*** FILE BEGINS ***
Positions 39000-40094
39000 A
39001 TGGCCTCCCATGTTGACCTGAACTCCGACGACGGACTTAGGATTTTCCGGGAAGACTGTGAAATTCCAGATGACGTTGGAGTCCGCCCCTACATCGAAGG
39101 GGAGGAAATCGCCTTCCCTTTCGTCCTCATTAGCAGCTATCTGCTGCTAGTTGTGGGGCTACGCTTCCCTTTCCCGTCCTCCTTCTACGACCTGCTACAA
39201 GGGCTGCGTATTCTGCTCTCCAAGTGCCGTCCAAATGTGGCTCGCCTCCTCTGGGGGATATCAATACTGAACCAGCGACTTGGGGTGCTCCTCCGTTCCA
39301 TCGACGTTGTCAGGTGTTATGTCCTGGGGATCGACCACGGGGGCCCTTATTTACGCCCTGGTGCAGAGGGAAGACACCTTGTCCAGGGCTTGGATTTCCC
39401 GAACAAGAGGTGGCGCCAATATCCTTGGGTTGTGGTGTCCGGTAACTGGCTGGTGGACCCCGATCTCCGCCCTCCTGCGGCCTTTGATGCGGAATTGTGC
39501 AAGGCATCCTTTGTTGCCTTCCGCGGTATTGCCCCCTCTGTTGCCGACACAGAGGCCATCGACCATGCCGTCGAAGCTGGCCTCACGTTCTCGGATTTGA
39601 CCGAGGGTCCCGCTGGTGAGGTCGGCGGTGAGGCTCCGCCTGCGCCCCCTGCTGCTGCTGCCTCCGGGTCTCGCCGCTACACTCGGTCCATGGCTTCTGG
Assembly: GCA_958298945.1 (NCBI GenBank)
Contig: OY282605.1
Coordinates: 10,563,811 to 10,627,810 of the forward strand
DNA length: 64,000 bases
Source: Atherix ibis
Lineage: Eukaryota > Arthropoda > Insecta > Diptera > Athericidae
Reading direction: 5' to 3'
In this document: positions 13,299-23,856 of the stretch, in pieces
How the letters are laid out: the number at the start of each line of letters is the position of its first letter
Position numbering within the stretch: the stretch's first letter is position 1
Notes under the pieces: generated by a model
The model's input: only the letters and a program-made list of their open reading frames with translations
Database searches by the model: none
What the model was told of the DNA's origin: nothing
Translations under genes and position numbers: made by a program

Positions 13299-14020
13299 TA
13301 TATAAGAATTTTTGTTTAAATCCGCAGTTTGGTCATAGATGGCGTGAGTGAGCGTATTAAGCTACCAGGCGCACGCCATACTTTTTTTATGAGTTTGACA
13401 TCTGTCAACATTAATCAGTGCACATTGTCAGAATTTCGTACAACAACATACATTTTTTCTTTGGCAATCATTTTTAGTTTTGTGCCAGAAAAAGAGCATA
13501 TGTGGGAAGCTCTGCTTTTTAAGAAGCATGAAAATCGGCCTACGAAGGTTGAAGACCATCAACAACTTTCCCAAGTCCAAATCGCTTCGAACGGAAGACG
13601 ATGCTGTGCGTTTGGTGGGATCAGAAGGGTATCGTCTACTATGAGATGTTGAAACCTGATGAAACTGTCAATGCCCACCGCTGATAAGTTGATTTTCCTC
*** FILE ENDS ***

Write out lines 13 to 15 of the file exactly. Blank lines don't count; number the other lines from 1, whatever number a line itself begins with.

DNA length: 64,000 bases
Source: Atherix ibis
Lineage: Eukaryota > Arthropoda > Insecta > Diptera > Athericidae